CONTACT: Gail Crutchfield, Communications and Marketing, Wallace State Community College, 256.352.8064,

HANCEVILLE, Ala. –Wallace State Community College is partnering with local industry to offer a new program that will give students a chance to work while they learn. The Injection Mold Technologies short-term certificate program, developed in response to local industry demand for qualified employees, will be added this fall to the Machine Tool Technology (MTT) curriculum.

The new program will offer training on the injection molding process used by several companies in the Cullman County and North Alabama area. An apprenticeship program is also anticipated as part of the program, with students able to start working in local industry as soon as they enter the program.

Jimmy Hodges, Dean of Applied Technologies at WSCC, said several members of the industrial community approached him about starting a program to specifically train students on injection molding technology.

“In Cullman County we have quite a few injection molding companies,” Hodges said. “Rehau makes plastic bumpers for Mercedes, Royal Technologies does a lot of injection molding and Robson Company is a company in Vinemont that does some injection molding.”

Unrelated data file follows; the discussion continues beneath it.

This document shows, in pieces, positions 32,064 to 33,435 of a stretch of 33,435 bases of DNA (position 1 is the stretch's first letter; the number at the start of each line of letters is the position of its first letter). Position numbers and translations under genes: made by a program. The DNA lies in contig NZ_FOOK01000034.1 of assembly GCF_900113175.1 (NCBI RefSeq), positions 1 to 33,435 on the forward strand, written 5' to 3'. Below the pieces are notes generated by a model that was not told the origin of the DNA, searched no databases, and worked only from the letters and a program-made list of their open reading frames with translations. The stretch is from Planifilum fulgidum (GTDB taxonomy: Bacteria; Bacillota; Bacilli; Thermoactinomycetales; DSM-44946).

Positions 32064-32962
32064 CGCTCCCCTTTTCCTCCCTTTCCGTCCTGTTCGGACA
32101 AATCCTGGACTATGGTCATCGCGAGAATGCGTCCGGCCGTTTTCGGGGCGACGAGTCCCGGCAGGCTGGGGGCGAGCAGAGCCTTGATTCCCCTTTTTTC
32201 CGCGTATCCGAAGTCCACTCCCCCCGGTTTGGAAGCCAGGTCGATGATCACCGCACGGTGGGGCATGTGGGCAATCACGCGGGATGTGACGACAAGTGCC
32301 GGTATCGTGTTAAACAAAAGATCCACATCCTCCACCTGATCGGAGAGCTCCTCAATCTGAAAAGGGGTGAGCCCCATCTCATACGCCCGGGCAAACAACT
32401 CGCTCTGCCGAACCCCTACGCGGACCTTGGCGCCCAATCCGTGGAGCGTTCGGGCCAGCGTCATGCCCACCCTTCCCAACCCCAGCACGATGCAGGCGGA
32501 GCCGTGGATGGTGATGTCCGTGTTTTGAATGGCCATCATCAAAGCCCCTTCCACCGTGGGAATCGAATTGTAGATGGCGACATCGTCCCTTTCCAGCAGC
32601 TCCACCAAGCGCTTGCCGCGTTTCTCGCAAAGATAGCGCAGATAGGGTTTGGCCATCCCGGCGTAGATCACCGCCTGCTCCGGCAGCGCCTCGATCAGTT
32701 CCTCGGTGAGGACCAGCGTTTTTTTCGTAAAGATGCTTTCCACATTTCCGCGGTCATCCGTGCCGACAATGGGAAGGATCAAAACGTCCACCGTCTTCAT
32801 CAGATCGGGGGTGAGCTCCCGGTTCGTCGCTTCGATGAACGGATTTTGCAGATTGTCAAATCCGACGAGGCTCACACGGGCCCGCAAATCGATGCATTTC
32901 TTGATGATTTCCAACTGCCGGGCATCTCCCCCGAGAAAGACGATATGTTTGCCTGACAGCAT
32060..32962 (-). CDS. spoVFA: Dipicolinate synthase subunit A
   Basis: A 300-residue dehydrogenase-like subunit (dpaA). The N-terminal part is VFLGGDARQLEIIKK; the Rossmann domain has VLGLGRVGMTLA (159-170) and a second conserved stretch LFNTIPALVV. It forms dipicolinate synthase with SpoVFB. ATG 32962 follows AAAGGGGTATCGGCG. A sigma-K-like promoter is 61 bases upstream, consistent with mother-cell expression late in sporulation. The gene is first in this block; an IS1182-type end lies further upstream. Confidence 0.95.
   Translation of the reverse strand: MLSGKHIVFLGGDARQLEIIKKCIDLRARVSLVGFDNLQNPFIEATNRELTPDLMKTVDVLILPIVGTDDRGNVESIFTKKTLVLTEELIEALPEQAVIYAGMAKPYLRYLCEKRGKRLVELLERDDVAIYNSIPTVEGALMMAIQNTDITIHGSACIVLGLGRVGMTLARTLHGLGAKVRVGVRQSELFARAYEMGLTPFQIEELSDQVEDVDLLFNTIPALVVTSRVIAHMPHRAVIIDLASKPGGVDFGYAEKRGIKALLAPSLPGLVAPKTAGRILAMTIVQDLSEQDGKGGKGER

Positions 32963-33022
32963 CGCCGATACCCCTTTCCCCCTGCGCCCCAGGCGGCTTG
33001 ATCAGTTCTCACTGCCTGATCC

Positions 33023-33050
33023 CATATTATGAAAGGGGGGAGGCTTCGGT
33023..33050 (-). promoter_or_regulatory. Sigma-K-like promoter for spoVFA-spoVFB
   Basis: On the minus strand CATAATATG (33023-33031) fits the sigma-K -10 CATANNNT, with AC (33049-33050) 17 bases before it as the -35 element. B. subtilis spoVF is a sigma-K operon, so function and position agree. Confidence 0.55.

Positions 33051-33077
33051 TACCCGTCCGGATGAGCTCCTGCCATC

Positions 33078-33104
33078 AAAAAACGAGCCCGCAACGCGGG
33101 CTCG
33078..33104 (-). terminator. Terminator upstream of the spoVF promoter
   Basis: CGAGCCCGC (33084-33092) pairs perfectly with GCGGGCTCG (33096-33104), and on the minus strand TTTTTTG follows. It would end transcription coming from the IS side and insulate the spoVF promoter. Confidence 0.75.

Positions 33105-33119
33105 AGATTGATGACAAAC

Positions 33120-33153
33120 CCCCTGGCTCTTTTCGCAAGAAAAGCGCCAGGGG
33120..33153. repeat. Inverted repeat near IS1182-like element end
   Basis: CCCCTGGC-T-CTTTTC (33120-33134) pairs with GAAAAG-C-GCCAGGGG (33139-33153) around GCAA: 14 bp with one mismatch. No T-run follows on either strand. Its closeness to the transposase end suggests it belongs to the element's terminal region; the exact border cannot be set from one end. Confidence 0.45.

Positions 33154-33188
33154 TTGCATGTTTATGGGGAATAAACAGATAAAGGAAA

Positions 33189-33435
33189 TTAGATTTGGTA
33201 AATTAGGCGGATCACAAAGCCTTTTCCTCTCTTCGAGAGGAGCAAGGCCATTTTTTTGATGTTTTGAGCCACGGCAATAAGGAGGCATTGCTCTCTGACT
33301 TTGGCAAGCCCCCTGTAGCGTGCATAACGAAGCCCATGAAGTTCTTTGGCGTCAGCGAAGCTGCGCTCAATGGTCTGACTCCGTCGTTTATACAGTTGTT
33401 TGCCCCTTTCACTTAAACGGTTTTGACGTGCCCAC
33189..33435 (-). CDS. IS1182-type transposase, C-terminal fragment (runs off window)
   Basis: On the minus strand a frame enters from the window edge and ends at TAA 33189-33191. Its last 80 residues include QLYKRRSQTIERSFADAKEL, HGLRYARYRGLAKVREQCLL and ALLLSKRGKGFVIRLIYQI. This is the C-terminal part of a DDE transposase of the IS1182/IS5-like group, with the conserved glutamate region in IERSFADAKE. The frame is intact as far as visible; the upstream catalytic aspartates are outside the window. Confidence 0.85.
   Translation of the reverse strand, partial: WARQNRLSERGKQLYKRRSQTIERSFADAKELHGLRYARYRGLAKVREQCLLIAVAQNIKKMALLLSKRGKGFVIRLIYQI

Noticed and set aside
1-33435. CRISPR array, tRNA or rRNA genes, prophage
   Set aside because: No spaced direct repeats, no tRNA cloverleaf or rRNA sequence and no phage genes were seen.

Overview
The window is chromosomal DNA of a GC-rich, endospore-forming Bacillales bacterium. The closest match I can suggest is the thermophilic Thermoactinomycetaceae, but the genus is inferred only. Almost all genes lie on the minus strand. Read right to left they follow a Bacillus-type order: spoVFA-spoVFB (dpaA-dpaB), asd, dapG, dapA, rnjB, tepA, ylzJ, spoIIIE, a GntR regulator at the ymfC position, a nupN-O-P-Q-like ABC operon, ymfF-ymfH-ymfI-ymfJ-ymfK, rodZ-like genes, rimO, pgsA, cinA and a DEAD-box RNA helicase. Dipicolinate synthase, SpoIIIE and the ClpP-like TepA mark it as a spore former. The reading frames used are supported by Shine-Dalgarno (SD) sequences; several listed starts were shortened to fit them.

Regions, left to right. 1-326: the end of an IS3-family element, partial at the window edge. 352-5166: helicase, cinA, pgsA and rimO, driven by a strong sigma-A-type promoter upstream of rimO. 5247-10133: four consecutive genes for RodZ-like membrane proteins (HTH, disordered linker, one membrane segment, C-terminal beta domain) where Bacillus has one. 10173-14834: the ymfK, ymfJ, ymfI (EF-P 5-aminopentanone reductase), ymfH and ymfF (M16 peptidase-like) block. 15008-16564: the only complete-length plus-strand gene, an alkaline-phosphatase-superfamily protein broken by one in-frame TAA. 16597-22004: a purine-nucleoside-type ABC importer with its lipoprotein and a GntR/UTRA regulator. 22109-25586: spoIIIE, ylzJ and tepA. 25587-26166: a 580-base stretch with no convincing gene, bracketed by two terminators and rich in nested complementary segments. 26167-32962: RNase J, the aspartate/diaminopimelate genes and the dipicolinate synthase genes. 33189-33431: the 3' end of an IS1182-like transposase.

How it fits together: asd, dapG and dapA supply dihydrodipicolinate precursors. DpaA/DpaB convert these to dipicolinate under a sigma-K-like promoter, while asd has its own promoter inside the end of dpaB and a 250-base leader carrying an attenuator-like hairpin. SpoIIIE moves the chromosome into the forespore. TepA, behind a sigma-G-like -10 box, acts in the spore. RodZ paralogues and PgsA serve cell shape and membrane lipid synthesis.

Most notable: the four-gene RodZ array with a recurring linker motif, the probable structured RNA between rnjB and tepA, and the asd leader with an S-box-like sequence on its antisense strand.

After being approached to start the program, Hodges said he and Suzanne Harbin, Wallace State’s Director of Advancement, created a grant proposal for the Governor’s Office of Workforce Development (GOWD) Region 2 to receive funding for the machine needed to teach the program. By early April, the college earned approval for the program by the Department of Postsecondary Education and received a $76,503 grant from the GOWD to purchase an injection molding machine.